I retreated to my car amid a northward stampede, and sought momentary refuge atop South Florissant Road at the crest of a hill overlooking the Little Caesar’s. When it seemed safe to drive downhill toward the center, I passed a flaming trashcan, the first presence I’d seen of fire.
I saw a Do It Yourself hardware store that had a shattered window, and Beauty World, whose storefront had also been reduced to broken glass. Toppled mannequin heads had rolled into the middle of the street. Further down, someone breathlessly recounted his run from a teargas offensive that had caught a woman who had just suffered a heart attack and was being brought back to the tents for medical attention.
On the corner of the parking lot that had served as the hotbed of protest, a man clutched a Bible in one hand, his other hand outstretched, and prayed feverishly to himself. A pastor warned that arrests were imminent, and the crowd pushed down the street to more military trucks and a car that was engulfed in flames. A helicopter shone its searchlight on the street, and as it came to rest on a protester among the vanguard, he lifted his arms high and shouted, “Hands up!”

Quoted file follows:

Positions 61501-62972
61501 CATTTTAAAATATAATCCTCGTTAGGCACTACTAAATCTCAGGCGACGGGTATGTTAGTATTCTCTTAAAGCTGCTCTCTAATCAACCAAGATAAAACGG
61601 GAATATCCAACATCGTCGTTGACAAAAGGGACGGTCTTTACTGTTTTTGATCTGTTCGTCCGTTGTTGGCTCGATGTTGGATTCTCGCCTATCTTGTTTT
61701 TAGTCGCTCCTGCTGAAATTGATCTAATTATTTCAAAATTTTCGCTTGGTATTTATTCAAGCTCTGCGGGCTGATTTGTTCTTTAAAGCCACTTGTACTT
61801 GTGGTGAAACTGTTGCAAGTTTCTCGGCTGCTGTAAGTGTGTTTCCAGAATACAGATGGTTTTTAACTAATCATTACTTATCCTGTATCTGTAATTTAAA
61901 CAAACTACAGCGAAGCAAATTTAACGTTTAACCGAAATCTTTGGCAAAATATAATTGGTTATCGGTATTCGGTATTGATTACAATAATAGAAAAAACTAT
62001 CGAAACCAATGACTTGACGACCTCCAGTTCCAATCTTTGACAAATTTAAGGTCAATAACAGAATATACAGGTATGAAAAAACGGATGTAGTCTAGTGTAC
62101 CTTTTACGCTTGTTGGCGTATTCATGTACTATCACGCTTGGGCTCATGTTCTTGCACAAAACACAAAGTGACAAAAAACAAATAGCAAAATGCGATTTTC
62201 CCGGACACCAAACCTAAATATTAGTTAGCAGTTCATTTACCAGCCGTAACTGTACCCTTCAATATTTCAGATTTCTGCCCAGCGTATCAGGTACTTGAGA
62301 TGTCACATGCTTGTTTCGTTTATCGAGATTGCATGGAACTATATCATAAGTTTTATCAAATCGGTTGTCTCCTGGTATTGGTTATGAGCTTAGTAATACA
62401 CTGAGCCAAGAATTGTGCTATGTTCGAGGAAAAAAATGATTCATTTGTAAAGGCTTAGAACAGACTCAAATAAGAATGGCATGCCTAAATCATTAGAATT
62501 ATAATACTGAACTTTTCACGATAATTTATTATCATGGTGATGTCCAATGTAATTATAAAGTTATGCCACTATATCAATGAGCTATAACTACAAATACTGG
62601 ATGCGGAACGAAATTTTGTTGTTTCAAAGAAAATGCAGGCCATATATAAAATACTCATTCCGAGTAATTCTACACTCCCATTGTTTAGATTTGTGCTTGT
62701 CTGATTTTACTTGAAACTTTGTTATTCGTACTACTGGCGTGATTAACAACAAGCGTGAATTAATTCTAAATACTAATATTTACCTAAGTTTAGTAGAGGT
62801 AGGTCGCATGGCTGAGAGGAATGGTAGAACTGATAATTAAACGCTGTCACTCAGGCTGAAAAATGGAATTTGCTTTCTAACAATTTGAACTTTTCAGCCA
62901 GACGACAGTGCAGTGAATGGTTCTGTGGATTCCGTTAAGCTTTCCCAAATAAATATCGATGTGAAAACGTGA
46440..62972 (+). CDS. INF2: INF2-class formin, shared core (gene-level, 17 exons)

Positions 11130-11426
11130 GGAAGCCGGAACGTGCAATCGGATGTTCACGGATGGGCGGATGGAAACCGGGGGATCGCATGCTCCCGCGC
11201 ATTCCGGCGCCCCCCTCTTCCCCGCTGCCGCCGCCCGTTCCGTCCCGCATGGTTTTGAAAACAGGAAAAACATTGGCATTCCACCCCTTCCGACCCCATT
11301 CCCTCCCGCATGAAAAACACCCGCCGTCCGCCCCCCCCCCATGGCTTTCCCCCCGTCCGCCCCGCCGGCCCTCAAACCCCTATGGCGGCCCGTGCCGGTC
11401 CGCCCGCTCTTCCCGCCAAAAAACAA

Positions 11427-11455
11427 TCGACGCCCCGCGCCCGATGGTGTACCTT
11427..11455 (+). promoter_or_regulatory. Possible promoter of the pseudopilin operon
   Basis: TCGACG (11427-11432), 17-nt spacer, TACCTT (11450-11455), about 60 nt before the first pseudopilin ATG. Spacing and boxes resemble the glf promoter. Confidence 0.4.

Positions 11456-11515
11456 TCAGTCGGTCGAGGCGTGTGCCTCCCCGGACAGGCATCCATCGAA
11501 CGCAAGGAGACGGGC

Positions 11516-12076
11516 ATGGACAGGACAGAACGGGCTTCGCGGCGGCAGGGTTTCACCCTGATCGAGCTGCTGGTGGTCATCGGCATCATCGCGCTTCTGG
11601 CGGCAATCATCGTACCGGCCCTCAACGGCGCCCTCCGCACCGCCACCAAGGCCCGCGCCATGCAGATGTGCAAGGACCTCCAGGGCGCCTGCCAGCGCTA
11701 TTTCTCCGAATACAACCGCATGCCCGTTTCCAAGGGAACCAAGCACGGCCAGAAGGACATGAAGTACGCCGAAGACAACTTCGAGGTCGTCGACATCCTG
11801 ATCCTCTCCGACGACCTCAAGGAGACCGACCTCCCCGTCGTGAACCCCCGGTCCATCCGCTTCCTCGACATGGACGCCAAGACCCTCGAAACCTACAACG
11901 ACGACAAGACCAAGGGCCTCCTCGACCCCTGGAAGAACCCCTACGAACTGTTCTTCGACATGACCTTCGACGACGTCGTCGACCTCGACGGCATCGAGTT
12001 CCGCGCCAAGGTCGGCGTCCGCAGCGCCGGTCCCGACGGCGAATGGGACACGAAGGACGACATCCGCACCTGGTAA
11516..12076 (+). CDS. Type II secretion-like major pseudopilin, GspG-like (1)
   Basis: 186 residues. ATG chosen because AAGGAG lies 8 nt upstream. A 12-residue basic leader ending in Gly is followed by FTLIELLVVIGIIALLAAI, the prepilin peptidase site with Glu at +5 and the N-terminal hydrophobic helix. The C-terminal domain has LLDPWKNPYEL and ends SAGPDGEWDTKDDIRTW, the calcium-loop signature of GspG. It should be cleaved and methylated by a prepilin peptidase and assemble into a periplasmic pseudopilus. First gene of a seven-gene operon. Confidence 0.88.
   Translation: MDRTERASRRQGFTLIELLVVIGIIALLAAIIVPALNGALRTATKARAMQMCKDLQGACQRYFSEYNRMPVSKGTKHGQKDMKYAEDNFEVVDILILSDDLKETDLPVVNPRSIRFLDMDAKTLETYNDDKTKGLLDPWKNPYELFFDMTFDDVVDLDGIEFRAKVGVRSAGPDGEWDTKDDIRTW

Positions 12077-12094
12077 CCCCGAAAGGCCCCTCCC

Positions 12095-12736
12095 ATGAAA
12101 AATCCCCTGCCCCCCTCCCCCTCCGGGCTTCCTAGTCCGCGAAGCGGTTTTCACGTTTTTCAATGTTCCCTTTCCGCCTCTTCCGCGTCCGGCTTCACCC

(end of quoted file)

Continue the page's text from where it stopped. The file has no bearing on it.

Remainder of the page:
Driven northward by the advancing police line, a band of protesters linked hands and strode five abreast in compliance, but someone had detected the coming onslaught of tear gas. “Here it comes,” she said, and the chain was broken in the ensuing scramble.